Coroner links five Yukon deaths to fentanyl

Updated: Yukon’s coroner has been able to confirm five deaths in a little more than a year related to fentanyl, the deadly drug that killed nearly 600 people in British Columbia last year.

Update:

Yukon school principals are being trained on how to use naloxone a drug that can temporarily reverse an opioid overdose.

It’s part of an effort by the health and education departments to get more information about deadly drugs like fentanyl into Yukon schools.

“As graduation season is coming up, students need to know the danger of these drugs and how small of an amount can cause serious repercussions and often death,” Education Minister Tracy-Anne McPhee said in the legislative assembly May 9.

The minister’s comments come as the territory’s coroner confirmed five deaths linked to fentanyl in just over a year.

Acting chief coroner Heather Jones said fentanyl-related deaths account for about five per cent of the caseload at the Yukon coroner’s office.

“Fentanyl is not a B.C.-only problem. It is a problem everywhere. It is in the Yukon now and it is killing Yukoners,” Jones said in a statement.

Last year in B.C. there were 575 deaths where fentanyl was detected either alone or in combination with other drugs.

The coroner anticipates the number of Yukon deaths could go up. It currently takes between four and six months to get toxicology reports back from Outside confirming whether someone had fentanyl in their system when they died.

“Part of the reason for that is that with so many fentanyl deaths in B.C. they’re expediting those cases which is putting the rest of us behind,” Jones said in an interview.

In B.C. the drug was detected in 139 overdose deaths in January and February of 2017. That’s a 90 per cent increase over the same period last year, Jones said.

McPhee said teachers at Vanier Catholic Secondary School have already received training on how to use naloxone.

They’ve also learned more about the drugs and their prevalence in Canada which will help them speak to students, she said.

“We’re encouraging conversation. Generally what the research shows is the best way to have kids engage in this kind of thing is just through straight conversations.”

The majority of principals from across the territory will learn how to use a naloxone kit at an administrators meeting May 11, said Chris Madden, a spokesperson for the Department of Education. Once a school has a staff member trained to use naloxone, it will get a kit.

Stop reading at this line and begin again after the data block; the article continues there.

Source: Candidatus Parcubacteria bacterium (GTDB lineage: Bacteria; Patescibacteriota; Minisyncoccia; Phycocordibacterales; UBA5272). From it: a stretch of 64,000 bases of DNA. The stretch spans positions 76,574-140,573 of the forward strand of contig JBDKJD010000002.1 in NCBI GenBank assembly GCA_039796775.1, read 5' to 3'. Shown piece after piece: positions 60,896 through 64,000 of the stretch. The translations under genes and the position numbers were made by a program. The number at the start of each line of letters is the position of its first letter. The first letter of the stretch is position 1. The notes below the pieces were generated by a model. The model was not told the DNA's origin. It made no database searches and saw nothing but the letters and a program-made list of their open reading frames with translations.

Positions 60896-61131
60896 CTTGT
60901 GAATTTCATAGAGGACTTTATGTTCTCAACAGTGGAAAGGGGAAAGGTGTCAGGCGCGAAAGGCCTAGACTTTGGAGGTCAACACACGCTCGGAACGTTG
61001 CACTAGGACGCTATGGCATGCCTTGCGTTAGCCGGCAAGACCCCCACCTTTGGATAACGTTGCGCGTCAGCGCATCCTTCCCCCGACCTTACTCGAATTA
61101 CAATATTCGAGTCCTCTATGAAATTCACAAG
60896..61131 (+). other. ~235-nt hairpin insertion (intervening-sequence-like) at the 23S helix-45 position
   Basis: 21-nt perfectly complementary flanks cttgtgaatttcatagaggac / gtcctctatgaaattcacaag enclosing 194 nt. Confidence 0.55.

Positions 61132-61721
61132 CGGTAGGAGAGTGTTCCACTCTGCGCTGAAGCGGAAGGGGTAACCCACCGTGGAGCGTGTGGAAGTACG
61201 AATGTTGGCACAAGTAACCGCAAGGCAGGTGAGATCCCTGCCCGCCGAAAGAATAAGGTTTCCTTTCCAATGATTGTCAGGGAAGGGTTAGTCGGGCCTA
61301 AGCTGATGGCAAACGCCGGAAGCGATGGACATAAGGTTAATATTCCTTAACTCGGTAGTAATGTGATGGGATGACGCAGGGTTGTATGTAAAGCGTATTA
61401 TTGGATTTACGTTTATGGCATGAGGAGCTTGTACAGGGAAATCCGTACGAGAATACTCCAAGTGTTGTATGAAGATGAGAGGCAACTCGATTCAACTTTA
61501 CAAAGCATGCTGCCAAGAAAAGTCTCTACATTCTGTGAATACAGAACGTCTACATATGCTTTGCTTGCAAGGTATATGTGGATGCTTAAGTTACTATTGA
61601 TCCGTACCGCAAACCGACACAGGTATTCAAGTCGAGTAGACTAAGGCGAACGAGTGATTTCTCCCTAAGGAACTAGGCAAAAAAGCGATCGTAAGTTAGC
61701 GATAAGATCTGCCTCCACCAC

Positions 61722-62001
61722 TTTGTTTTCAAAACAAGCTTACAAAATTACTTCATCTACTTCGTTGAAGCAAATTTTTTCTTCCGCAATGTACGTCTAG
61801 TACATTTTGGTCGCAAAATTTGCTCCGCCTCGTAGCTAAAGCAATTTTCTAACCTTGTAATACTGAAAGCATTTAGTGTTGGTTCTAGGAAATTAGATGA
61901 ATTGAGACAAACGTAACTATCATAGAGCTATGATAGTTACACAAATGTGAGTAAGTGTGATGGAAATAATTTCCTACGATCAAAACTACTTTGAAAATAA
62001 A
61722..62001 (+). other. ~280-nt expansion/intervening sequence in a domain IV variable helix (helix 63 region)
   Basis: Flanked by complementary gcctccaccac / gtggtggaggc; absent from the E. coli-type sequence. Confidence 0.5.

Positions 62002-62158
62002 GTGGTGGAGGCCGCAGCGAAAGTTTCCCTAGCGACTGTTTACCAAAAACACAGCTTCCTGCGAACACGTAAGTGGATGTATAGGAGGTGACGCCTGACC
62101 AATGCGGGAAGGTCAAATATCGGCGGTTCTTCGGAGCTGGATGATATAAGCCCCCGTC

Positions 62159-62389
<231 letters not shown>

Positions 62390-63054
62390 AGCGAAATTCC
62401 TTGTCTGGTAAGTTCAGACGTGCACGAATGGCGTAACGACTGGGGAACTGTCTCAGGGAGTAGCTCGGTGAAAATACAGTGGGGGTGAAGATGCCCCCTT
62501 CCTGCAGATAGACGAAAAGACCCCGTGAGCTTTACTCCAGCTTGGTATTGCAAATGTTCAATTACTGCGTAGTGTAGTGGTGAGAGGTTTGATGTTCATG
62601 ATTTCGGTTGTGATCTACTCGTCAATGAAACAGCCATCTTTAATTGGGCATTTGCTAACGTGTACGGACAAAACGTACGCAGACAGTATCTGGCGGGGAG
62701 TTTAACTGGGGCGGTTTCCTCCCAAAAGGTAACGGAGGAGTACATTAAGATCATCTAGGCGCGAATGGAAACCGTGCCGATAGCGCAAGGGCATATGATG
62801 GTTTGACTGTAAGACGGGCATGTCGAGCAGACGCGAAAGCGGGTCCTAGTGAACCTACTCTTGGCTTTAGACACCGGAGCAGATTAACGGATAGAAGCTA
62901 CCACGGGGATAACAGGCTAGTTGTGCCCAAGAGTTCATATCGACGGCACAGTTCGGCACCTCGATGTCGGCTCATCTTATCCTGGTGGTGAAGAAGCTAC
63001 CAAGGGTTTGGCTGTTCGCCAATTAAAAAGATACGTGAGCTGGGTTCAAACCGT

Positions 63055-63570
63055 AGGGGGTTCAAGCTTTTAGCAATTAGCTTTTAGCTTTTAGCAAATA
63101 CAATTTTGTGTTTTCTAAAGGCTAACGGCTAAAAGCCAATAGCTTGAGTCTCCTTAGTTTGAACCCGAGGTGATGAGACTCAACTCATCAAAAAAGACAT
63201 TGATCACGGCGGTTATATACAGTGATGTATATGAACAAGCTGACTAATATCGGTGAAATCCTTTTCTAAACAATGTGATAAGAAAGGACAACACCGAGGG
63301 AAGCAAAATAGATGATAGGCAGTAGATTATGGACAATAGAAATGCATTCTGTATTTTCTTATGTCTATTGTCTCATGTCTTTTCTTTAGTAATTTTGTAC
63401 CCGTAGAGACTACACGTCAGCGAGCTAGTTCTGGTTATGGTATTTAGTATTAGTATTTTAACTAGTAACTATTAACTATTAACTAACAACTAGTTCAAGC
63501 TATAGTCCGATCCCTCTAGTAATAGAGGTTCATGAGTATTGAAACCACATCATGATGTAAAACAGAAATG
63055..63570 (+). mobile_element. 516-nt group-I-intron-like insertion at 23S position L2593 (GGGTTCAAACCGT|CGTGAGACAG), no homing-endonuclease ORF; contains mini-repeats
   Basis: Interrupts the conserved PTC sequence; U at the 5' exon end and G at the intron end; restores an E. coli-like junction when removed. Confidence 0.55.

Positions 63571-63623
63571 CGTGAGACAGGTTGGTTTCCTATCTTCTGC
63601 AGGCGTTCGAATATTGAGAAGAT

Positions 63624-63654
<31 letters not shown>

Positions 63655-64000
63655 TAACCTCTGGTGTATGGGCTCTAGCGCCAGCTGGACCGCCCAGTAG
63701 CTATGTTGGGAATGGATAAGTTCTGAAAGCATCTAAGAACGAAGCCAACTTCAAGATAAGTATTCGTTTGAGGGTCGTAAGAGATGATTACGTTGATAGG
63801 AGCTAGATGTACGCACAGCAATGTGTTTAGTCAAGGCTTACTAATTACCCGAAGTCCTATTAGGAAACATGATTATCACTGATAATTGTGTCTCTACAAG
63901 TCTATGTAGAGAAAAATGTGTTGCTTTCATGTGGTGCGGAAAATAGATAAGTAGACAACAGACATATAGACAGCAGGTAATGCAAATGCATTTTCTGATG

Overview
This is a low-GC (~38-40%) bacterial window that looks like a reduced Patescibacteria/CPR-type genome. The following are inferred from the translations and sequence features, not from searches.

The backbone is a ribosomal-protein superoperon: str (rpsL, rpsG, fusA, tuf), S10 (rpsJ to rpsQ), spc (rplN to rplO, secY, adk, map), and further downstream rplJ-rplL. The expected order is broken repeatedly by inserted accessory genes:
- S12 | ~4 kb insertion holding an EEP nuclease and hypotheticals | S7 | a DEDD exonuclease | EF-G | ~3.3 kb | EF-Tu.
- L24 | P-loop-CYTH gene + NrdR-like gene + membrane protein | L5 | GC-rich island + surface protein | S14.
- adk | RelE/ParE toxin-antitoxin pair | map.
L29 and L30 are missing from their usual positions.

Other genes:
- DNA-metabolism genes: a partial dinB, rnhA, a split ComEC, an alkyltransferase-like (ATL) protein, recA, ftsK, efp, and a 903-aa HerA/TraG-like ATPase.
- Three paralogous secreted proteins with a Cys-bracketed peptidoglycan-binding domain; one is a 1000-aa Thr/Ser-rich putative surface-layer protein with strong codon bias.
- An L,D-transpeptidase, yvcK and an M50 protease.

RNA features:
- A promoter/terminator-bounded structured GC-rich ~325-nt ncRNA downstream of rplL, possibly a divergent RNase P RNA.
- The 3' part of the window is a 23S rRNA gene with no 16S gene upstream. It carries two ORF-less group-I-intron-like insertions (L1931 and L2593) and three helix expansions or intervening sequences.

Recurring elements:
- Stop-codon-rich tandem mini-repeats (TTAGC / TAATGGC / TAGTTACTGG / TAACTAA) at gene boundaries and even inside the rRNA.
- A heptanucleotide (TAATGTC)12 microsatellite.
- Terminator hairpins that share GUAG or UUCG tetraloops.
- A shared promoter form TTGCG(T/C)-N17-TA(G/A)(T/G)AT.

Principals will also be hearing from health officials so they can pass information about opioids on to their staff.

In February the Yukon government expanded where Yukoners can pick up free naloxone kits, including at Whitehorse pharmacies and community health centres.

The Yukon health department gave out 412 kits. Of those 183 have been handed out to individuals, spokesperson Pat Living said.

Some drug users are seeking fentanyl, according to Catherine Elliot, the Yukon’s deputy chief medical officer of health. In other cases they might not know what they are taking. Fentanyl has made its way into street drugs, sometimes being disguised as Xanax or Oxycodone pills, she said

Fentanyl is 50 to 100 times more powerful than morphine.

“These are drugs that are manufactured in questionable circumstances. There’s zero quality control, there’s zero control around contamination and cross contamination with toxic and non-toxic substances,” Elliot said.

The Yukon deaths have been spread out over the last year.

If her office saw a cluster of deaths it suspected of being fentanyl-related, Jones said she would try to get the toxicology reports back sooner.

Yukon RCMP Supt. Brian Jones said he doesn’t believe the drug is being manufactured in the territory.

It’s too early in the police investigation to talk about where it might be coming from, he said.

“Initially it was about harm reduction, and making people aware that it was here, and making sure that people were doing the things that they need to do to protect themselves,” he said.

“We’ve worked with our government partners on that and now we’re actively transitioning into that investigating stage to learn more about it and see if we can put a dent in it.”

The opposition has asked whether the Yukon government will be seeking money from the federal government to help deal with opioids.

“Over the last several months, the federal government has been signing individual health transfer deals with the different provinces and territories,” said Watson Lake MLA Patti McLeod.

“In addition to the health transfer and all the money for home care and mental health, British Columbia received an extra $10 million to help address the opioid crisis in their province. Alberta also received an additional $6 million to help address the opioid crisis in their province.”

The Yukon government signed its health deal with the federal government. Yukon officials have said if other jurisdictions got a better deal from Ottawa there would be a chance to go back and alter the territory’s deal.

“Is the Government of Yukon currently in discussions with Canada to amend our health deal to ensure that we also receive money to address this important health issue?” McLeod asked.

Health Minister Pauline Frost didn’t specifically comment on the health deal.

She said “all options” are being looked at.

“Clearly this is not a Yukon-only issue and we are looking at ensuring that we have the necessary resources in place, whether they come from the federal government or from within our own budgets.

“We need to address it as a major crisis and we are, as expressed, working with the departments, First Nations and the health professions to address the crisis that we are confronted with.”

Contact Ashley Joannou at ashleyj@yukon-news.com

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